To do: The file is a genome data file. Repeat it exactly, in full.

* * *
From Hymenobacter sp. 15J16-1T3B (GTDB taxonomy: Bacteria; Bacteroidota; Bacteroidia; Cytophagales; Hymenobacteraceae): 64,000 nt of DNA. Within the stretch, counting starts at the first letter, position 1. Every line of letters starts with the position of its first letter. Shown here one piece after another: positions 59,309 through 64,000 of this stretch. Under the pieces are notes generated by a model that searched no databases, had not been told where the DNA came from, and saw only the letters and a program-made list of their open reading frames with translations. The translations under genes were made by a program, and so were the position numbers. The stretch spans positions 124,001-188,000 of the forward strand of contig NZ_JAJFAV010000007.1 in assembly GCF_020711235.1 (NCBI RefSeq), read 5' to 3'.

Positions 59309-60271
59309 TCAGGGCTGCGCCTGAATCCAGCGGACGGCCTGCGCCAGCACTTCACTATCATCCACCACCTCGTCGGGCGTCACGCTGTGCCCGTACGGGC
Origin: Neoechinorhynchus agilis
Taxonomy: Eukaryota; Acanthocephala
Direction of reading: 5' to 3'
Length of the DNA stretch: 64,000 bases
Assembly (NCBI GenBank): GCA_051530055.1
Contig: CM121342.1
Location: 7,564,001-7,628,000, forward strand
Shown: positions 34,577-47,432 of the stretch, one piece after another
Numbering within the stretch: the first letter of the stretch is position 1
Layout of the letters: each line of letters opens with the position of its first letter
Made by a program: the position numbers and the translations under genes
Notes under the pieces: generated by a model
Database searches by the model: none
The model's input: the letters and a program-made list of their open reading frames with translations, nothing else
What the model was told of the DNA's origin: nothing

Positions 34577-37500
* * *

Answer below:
From Hymenobacter sp. 15J16-1T3B (GTDB taxonomy: Bacteria; Bacteroidota; Bacteroidia; Cytophagales; Hymenobacteraceae): 64,000 nt of DNA. Within the stretch, counting starts at the first letter, position 1. Every line of letters starts with the position of its first letter. Shown here one piece after another: positions 59,309 through 64,000 of this stretch. Under the pieces are notes generated by a model that searched no databases, had not been told where the DNA came from, and saw only the letters and a program-made list of their open reading frames with translations. The translations under genes were made by a program, and so were the position numbers. The stretch spans positions 124,001-188,000 of the forward strand of contig NZ_JAJFAV010000007.1 in assembly GCF_020711235.1 (NCBI RefSeq), read 5' to 3'.

Positions 59309-60271
59309 TCAGGGCTGCGCCTGAATCCAGCGGACGGCCTGCGCCAGCACTTCACTATCATCCACCACCTCGTCGGGCGTCACGCTGTGCCCGTACGGGC
Origin: Neoechinorhynchus agilis
Taxonomy: Eukaryota; Acanthocephala
Direction of reading: 5' to 3'
Length of the DNA stretch: 64,000 bases
Assembly (NCBI GenBank): GCA_051530055.1
Contig: CM121342.1
Location: 7,564,001-7,628,000, forward strand
Shown: positions 34,577-47,432 of the stretch, one piece after another
Numbering within the stretch: the first letter of the stretch is position 1
Layout of the letters: each line of letters opens with the position of its first letter
Made by a program: the position numbers and the translations under genes
Notes under the pieces: generated by a model
Database searches by the model: none
The model's input: the letters and a program-made list of their open reading frames with translations, nothing else
What the model was told of the DNA's origin: nothing

Positions 34577-37500